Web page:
Tuesday, December 4th, 2012
By Mitchell Clark, B.Comm. for Profit Confidential
There is value in this stock market, but there’s not a lot of earnings growth. There’s also not a lot of certainty regarding the fiscal cliff, the sovereign debt crisis in Europe, and the economic slowing in China. Select dividend paying stocks are attractive, but I still see no compelling reason why investors should be buying stocks in this market.
Interest rates are low (artificially), and we’re now in a traditional strong period for the stock market. Corporate balance sheets are solid, so we have a situation where the potential for earnings growth is significant, but underlying economies are stagnant. (See “Blue Chips—How They’re Looking in This Market.”)
Oracle Corporation (NASDAQ/ORCL) is always a good benchmark in the enterprise technology sector. The company reports a little earlier than most; its latest numbers were emblematic of the current state of things. Generally Accepted Accounting Principles (GAAP) earnings grew 11% in the company’s most recent quarter, but revenues slipped about two percent. It will be interesting to read what Oracle reports about business conditions. The company is a benchmark in terms of corporate spending on information technology.
Chart courtesy of www.StockCharts.com
On the stock market, there’s been a good bounce-back among leading technology companies. Amazon.com, Inc. (NASDAQ/AMZN) sold off to $220.00 a share, but recovered to the $250.00 level just in the last two weeks. The stock’s 52-week high is $264.11 per share.
Chart courtesy of www.StockCharts.com
What I’d really like to see is International Business Machines Corporation (NYSE/IBM) come back on the stock market. International Business Machines (IBM) has been a standout among technology stocks, but the company looks like it’s rolling over here. The stock recently crossed its 50- and 200-day simple moving averages (SMAs). The company reports its next quarterly earnings on January 21, 2013.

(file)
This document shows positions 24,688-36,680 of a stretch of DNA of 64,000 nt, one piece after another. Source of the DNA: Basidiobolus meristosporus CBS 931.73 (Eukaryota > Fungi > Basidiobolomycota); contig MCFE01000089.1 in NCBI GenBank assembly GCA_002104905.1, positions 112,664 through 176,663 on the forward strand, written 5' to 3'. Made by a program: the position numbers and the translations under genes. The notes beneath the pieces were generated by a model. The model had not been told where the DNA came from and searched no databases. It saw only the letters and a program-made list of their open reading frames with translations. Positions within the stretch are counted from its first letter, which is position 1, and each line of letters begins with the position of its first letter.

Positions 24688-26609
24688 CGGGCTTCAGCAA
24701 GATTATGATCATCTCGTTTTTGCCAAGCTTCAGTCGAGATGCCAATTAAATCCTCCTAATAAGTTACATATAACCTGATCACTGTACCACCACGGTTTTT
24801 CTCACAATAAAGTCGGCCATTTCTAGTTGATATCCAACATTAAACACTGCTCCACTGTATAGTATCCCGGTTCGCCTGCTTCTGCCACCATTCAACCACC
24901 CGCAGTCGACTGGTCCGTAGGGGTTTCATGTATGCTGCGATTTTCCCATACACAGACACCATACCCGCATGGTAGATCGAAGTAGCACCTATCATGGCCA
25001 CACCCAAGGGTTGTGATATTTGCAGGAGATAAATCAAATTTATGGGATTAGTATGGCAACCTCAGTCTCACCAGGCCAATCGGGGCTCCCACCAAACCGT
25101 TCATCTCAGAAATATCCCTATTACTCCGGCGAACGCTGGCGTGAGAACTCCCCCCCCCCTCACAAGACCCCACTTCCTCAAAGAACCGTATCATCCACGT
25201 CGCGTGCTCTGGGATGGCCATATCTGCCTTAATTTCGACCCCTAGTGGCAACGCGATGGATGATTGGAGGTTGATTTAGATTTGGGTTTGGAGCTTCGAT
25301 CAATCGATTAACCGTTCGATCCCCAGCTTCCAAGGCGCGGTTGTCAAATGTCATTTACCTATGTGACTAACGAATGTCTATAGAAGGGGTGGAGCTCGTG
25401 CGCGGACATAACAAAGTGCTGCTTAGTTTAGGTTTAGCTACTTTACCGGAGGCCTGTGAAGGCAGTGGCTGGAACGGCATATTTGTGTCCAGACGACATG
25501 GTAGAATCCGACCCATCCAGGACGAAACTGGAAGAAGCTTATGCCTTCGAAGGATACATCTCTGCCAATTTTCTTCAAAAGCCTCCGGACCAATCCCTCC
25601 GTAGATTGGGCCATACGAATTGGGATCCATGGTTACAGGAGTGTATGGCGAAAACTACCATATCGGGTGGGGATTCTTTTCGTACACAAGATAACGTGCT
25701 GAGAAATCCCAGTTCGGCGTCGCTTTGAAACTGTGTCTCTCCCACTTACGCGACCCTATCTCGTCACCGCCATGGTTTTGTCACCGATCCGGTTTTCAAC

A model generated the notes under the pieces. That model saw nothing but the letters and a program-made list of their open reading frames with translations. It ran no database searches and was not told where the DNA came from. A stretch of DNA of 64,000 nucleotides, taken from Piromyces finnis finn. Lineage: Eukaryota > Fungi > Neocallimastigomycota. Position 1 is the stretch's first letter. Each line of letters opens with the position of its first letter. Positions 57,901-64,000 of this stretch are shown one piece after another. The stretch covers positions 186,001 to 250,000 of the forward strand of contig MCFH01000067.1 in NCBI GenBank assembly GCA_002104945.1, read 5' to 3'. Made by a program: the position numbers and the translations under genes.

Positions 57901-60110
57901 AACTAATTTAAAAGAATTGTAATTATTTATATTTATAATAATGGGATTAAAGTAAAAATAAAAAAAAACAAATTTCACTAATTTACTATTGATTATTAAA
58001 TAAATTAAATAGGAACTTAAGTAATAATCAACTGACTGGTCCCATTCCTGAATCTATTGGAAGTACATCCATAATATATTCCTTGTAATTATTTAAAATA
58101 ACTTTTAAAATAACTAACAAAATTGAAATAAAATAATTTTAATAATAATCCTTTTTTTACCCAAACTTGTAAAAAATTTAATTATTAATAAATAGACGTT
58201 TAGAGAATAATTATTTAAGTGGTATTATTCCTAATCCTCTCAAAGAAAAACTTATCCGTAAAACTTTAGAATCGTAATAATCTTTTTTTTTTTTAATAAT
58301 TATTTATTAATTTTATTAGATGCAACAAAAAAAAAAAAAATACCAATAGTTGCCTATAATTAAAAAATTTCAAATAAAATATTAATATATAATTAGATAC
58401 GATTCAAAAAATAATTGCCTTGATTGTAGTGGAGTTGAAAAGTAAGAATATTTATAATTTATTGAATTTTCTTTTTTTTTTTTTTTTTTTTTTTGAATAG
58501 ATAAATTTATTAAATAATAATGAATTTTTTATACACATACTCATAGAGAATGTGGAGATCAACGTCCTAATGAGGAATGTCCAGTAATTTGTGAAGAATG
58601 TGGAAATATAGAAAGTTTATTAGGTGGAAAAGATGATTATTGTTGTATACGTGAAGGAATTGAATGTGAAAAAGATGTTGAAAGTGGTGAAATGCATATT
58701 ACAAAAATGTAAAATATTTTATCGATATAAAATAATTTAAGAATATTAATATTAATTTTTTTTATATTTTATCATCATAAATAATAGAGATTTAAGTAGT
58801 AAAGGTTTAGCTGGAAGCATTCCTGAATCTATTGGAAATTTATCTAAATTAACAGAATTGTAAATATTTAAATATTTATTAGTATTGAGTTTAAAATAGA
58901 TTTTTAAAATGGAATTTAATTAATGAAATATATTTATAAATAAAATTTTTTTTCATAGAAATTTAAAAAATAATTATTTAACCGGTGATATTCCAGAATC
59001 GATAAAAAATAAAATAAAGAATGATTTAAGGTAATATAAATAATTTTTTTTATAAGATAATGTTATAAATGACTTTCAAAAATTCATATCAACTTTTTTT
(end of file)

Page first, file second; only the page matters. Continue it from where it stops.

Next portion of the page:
If I were a buyer in this stock market, I would look to large-cap, dividend paying consumer stocks with a large percentage of sales coming from the domestic market. I don’t particularly care for exposure to Europe, but you can have some exposure to China through multinationals.
Regardless of what happens in the broader stock market, earnings growth is key, and it’s something that’s tough to come by these days. Corporations themselves are very well positioned to accelerate their earnings when growth rates in the largest economies improve. We’ll probably have to endure another recession before this happens, but then it could be a very good period for stock market investors.
|Total 2012 per share earnings for 30 stocks in the Dow Jones Industrial Average:||$900|
|Dow Jones Industrial Average Price/earnings multiple:|
|Dow Jones Industrial Average Dividend Yield:||2.4%|
|10-year U.S. Treasury Yield:||2.17%|
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